Liberators Reunite

THEY all saw the fires raging in the city in front of them, silhouetting the huge mounds of rubble which was all that was left of the buildings.
Corporal George Roberts was waist high in water.
So was Private Jim Barnes.
Sgt Frank Cork made his way stealthily along a railway line ... only to come face to face with a group of Germans well armed with brand new weapons. He reckons that should have been the end of him and his men, but to his continuing amazement the Germans surrendered.
They were all men of the East Lancashire Regiment taking part in the liberation of the Dutch city of 's-Hertogenbosch. They were ordered into a surprise night attack on the German-held city in October, 1944, as part of the 53rd Welsh Division.
Next week they return to Holland as heroes. They will be greeted and feted as Liberators, and the reception they will get in five days of reunions, comradeship, solemnity, remembrance and festivity promises to be greater than the thankful welcome they got from the Dutch all those years ago.
The Dutch organisation which has tracked down 500 Liberators, including the men from Pendle, promises: "We gave them a big welcome in 1944; now we shall give them a hearty welcome again."
Jim Barnes, of Barrowford, was only 23 and a private in A company. His fellow soldiers from Pendle were not much older.
A former master plumber and now caretaker for the Marsden Building Society, he is taking his wife, Kathleen, and brother, Peter, with him.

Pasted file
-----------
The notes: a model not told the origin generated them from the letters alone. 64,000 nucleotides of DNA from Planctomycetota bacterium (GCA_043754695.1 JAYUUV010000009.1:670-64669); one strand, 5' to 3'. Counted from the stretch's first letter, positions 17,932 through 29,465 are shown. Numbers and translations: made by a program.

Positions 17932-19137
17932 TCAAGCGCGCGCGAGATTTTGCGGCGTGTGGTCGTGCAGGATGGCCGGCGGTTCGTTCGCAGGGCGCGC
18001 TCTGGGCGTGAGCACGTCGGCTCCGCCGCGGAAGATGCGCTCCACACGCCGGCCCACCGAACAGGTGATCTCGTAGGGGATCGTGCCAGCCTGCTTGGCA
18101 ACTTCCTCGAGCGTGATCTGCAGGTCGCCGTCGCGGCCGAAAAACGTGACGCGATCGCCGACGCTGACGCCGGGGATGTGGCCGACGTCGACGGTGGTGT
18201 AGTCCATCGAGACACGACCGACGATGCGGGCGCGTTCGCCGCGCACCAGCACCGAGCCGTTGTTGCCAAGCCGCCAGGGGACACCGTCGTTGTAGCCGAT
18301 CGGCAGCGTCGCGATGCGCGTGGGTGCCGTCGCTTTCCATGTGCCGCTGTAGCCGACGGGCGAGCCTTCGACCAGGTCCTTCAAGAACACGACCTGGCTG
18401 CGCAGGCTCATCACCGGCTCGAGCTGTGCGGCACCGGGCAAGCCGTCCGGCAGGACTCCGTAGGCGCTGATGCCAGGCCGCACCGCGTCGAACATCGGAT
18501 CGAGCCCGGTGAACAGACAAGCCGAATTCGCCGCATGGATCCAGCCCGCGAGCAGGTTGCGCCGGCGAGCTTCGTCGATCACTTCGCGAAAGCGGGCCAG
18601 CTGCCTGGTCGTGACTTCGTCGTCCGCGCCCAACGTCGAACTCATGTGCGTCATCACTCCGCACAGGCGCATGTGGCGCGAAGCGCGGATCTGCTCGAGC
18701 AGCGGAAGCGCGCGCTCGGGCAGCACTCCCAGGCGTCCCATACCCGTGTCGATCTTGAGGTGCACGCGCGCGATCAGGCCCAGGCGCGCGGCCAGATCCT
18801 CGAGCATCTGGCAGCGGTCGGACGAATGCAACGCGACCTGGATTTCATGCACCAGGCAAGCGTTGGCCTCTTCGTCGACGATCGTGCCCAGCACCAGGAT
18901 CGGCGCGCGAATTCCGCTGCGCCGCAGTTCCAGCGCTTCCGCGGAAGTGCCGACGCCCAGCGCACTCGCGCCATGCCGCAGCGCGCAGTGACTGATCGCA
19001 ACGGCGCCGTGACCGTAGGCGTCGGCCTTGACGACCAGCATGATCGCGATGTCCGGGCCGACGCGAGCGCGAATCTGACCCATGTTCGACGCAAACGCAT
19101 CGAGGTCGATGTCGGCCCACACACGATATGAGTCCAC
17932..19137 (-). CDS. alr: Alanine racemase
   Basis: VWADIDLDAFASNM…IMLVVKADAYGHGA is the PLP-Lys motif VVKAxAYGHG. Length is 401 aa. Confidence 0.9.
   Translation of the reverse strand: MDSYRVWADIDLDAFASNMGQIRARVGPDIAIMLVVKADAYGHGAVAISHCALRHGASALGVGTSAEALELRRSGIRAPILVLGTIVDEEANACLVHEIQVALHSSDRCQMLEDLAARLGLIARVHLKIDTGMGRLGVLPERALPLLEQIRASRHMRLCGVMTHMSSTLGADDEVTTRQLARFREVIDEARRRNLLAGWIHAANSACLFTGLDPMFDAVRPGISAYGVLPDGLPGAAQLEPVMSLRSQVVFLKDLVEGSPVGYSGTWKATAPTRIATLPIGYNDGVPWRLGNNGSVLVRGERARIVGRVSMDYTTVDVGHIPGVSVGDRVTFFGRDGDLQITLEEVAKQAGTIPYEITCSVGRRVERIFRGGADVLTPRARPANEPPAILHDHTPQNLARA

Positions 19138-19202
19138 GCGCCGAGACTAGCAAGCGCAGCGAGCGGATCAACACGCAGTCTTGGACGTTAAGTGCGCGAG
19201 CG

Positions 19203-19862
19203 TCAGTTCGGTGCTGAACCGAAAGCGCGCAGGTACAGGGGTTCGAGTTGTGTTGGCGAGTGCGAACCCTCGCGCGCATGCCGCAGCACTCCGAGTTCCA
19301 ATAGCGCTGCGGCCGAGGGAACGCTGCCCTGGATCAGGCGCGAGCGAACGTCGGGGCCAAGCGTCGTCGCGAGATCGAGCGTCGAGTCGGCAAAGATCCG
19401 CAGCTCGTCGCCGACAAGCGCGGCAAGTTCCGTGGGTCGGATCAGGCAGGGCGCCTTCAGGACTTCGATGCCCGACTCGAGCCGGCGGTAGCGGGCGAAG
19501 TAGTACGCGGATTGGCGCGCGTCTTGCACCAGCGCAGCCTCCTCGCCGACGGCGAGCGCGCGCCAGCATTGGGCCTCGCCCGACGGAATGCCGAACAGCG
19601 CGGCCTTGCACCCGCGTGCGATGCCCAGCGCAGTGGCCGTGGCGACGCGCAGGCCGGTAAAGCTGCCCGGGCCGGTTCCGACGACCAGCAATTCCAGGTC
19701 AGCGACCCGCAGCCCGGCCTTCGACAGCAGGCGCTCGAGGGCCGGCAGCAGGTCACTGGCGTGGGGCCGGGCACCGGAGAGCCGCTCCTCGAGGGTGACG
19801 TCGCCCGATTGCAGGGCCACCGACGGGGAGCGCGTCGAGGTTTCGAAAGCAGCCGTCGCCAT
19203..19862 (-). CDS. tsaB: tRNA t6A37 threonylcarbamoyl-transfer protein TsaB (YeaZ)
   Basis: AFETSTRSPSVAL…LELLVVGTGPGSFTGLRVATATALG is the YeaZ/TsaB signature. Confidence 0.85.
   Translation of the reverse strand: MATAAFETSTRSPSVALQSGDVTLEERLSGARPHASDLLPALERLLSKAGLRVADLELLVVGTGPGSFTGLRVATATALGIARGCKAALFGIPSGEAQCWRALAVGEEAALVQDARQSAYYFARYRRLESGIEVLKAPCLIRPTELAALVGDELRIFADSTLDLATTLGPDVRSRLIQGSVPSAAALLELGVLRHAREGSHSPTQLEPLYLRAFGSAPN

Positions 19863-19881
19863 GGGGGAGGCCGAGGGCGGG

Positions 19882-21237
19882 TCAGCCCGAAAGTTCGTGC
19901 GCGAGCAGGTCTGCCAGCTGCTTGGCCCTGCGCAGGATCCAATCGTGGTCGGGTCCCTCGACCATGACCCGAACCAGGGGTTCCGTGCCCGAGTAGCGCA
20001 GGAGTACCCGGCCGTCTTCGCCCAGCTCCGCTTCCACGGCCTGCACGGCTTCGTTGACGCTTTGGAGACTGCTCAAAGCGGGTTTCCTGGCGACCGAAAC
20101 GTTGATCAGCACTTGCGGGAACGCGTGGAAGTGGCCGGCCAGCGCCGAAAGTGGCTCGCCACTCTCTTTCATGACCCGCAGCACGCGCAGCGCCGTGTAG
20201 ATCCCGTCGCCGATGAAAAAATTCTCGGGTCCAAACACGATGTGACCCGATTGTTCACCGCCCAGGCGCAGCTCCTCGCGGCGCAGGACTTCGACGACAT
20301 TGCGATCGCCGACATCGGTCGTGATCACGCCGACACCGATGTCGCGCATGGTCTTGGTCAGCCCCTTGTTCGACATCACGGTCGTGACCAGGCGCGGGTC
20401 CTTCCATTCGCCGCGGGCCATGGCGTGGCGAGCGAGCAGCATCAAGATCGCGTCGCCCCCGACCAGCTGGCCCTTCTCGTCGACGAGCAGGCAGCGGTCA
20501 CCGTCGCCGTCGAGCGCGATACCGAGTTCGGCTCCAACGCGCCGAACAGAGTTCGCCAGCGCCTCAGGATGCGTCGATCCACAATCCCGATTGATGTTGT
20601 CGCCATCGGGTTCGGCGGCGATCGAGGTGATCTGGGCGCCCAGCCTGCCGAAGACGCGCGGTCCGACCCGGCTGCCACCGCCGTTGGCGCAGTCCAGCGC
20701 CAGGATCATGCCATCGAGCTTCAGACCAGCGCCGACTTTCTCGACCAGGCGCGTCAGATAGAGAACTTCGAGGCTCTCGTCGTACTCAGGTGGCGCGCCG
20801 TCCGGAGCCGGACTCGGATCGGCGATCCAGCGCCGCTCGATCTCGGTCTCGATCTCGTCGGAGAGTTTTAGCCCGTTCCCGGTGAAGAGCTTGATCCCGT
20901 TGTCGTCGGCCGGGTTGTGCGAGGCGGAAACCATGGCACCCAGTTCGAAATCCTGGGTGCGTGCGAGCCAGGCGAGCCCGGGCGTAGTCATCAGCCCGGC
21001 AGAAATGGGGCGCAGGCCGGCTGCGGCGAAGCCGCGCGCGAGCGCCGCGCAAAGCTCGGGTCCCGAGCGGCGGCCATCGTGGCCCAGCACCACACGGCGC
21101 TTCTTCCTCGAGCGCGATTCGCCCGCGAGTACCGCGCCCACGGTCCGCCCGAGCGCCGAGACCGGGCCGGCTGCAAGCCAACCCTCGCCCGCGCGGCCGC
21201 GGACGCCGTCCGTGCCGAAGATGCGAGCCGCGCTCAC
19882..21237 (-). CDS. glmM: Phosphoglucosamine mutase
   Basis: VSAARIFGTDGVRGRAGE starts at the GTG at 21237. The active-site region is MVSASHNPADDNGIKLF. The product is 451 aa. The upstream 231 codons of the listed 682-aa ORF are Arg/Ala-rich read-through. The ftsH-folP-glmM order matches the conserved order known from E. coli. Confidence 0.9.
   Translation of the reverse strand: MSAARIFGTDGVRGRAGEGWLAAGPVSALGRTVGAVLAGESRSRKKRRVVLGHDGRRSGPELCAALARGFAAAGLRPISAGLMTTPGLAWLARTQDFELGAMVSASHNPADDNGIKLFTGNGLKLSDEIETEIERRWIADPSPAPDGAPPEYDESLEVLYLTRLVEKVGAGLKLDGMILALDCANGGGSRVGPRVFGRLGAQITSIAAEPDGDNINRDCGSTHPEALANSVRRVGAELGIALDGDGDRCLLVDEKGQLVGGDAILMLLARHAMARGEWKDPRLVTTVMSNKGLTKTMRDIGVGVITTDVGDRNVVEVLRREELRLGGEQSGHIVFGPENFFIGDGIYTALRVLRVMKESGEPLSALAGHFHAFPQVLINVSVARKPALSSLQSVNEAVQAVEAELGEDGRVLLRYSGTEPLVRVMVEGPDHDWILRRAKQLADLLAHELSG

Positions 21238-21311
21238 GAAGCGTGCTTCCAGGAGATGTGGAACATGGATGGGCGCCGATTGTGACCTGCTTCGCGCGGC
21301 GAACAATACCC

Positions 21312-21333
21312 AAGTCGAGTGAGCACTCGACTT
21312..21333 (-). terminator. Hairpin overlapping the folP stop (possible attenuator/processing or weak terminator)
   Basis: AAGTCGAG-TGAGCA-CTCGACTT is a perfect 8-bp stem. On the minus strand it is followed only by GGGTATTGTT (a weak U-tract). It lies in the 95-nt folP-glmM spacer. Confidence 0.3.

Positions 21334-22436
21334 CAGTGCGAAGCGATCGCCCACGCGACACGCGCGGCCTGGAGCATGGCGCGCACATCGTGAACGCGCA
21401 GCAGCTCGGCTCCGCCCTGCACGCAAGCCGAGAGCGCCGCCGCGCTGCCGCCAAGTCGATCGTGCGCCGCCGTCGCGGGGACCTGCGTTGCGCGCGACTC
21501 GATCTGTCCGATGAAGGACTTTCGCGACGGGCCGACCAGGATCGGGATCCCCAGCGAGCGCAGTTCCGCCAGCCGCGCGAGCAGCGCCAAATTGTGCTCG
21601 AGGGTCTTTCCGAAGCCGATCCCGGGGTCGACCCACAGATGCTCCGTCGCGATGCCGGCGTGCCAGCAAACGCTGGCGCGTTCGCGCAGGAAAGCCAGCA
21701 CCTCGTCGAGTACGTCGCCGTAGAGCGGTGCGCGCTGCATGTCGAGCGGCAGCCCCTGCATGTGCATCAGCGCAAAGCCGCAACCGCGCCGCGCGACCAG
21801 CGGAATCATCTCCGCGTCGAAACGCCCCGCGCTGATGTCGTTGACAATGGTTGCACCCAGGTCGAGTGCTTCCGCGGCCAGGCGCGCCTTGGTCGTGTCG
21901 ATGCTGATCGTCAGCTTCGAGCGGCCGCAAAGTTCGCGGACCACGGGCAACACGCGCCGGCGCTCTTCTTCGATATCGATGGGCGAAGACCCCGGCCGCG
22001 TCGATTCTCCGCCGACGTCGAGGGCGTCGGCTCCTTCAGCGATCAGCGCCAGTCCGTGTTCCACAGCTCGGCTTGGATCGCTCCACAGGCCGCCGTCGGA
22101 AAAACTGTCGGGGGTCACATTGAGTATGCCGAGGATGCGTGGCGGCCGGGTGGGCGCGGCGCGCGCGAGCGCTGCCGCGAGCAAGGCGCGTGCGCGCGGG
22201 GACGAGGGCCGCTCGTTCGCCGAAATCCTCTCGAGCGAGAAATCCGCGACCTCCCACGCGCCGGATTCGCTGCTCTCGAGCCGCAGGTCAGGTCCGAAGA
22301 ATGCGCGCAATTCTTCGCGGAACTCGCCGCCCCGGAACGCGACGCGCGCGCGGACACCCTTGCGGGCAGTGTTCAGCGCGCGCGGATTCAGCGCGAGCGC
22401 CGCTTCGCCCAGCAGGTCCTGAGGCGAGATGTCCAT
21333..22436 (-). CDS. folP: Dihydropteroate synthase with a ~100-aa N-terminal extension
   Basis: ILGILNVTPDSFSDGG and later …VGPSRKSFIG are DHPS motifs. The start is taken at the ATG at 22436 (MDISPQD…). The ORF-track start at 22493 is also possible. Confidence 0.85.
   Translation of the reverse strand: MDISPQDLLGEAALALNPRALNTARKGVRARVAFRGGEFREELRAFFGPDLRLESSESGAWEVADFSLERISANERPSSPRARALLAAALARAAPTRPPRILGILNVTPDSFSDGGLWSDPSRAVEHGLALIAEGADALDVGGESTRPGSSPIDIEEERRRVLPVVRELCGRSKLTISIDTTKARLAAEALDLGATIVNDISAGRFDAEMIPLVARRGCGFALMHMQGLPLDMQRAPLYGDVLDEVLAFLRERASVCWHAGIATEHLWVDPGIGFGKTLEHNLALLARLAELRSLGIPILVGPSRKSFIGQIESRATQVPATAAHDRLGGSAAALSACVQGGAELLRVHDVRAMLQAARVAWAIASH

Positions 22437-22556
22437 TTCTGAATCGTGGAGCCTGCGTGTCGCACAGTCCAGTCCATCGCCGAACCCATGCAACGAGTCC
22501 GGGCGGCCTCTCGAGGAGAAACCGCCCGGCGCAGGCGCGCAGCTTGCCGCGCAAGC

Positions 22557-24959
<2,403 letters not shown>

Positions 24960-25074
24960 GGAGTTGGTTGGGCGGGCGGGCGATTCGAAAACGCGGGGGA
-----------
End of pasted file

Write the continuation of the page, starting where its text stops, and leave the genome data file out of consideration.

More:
"I am looking forward to the comradeship, the chance to meet folk I have not seen for 40 years," he says.
For years, and completely unknown to Mr Barnes, the man tending a neighbouring allotment at Hodge House was in 's-Hertogenbosch at the same time, but with another company of the East Lancashires.
George Roberts, of Reedyford Road, Nelson, was in D company. Now 70, he says: "It was only when we attended a remembrance service in Blackburn Cathedral earlier this year that I saw Jim and discovered he been at 's-Hertogenbosch as well. The Dutch have gone to a lot of trouble to track down those Liberators still living. I think it will be a wonderful reunion."
It was Mr Frank Cork, of Irvine Street, Nelson, and the oldest local Liberator at 71, who had the head-on encounter with the Germans.
"It was a rough ride into the city," he recalled. "There was only one bridge left intact and we were travelling along the railway line in tracked vehicles carrying mortars like lumps of drainpipe. One of my men called to me that there was a load of men in front of us - and there were, Germans with brand new weapons. It was our good luck they surrendered, but will never understand why they did so."

Leader Times Series, 18th October 1985 | 3